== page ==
Hiring the disabled makes business sense

Emily Iland and Tom Iland, authors of "Come to Life: Your Guide to Self-Discovery," written for youth with autism and learning differences. Patrick Mullen/The Signal
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Inclusion drives innovation.

That’s the theme of National Disability Employment Awareness Month, being observed this month, and was a topic Tuesday at a meeting of the Mayor’s Committee For Employment of Individuals With Disabilities.

“One of our goals is to help employees with disabilities gain confidence and job skills that will help them take a job and turn it into a career,” said Ken Wiseman, the committee’s chairman and president of AMS Fulfillment Services.

“This is not a matter of doing your civic duty,” he said. “It makes business sense to give opportunity to people who want that shot. As a result, you get employees with higher productivity, better attendance, better attitude, and stronger loyalty, all of which drive innovation.”

Santa Clarita City Council member Bob Kellar represented Mayor Smyth and the city at the meeting Tuesday at AMS on Witherspoon Parkway.

“Providing employment opportunities for people with disabilities is critical, and the city takes its involvement in this mission very seriously,” Kellar said. “The city provided a $5,000 grant last year to support the committee’s work, and is sensitive in its own hiring.”

Vivian Kimoto, Vocational Rehabilitation Counselor at the California Department of Rehabilitation, provided background on how the awareness campaign got started, with a Congressional declaration in 1945 of “National Employ the Physically Handicapped Week.”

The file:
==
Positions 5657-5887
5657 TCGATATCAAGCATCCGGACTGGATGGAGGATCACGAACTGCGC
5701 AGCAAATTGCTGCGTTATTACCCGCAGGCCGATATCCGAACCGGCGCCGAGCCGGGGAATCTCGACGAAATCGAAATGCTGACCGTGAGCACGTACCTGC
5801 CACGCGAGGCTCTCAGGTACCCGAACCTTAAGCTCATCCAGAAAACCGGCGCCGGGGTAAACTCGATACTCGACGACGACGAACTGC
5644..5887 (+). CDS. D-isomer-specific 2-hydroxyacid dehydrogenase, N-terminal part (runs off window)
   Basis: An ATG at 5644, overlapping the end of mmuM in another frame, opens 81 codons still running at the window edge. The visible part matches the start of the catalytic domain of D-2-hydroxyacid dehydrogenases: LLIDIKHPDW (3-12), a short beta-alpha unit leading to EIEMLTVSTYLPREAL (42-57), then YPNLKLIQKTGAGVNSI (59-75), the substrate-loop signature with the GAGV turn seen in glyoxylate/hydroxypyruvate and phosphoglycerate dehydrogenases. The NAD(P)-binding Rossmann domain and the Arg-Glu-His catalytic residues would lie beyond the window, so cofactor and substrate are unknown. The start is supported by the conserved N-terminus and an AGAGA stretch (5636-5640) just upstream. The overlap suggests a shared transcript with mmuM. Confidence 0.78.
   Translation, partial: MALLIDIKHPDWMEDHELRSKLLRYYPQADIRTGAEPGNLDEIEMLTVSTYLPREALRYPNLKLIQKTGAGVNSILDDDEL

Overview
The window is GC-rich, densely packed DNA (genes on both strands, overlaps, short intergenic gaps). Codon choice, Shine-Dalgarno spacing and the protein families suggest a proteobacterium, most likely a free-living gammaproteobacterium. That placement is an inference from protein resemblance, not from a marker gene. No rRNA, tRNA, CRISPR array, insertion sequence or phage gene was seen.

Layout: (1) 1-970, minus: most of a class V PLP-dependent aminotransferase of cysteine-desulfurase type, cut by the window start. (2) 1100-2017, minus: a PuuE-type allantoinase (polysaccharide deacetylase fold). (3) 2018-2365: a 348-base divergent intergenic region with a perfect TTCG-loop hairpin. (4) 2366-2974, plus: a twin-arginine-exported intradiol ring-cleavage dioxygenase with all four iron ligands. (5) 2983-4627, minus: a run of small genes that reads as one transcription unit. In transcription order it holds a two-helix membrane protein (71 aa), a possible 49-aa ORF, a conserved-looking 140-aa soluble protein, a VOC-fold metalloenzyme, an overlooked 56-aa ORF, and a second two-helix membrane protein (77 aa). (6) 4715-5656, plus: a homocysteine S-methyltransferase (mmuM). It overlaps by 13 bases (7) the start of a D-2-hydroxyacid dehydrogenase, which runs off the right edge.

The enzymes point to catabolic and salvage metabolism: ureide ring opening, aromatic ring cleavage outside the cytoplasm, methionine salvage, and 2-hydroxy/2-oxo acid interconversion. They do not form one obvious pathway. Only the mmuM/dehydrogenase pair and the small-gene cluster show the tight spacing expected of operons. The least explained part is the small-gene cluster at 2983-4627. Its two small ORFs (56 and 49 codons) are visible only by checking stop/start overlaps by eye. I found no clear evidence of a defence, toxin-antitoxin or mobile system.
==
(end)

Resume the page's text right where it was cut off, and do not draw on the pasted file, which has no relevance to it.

Kimoto cited figures from the Bureau of Labor Statistics that only 17.9 percent of Americans with disabilities are employed, compared with 65.3 percent of Americans without disabilities.

“That’s a huge disparity,” she said. “Opportunities for inclusion are all around us. Collaboration in this valley the last two years has been phenomenal, and it’s very exciting.”

Thomas Iland, co-author with his mother Emily Iland of “Come to Life: Your Guide to Self-Discovery,” was the event’s featured speaker.

The book is meant to help youth with autism and learning disabilities shape their futures.

Tom Iland was diagnosed with autism when he was 13. “This book is me talking to my peers,” he said, while his mother is working on a second volume to help families create transition plans.

“I loved Star Wars growing up and always wanted to be George Lucas’s accountant,” Iland said. “My parents very realistically told me what that would require, in terms of courses, exams, and experience,” and he did achieve his goal of becoming a certified public accountant.

“And since I interned for a time at Disney, and Disney bought Lucasfilms, you could almost say I achieved my goal,” he added.

Iland spoke about the importance of accept yourself for who you are, which he distilled into the phrase, “know yourself, love yourself, be yourself.”

When he learned of the autism diagnosis, he was shocked at first. “But then I said to my parents, ‘You know, this explains a lot.’”

Noting speculation that historical figures like Albert Einstein, Thomas Jefferson, and Bill Gates might be on the autism spectrum, he decided “that if I’m going to have autism, I’m going to have it like Bill Gates.”

The Mayor’s Committee has created a new way to recognize local employers while celebrating the artistic talents of area students.

The SCV Mayor’s Committee asked special education students from the William S. Hart Union School District to enter an art contest. Entries include digital drawings, self-portraits, landscapes and chalk drawings. First, second, and third place winners will be selected and offered prizes of $500, $250 and $100.

The winning artwork and artists will be recognized in February at the Mayor’s Committee Business Recognition Luncheon. All businesses recognized at the luncheon will receive a framed picture of the winning artwork and a brass nameplate signifying their efforts to support hiring of individuals with disabilities.


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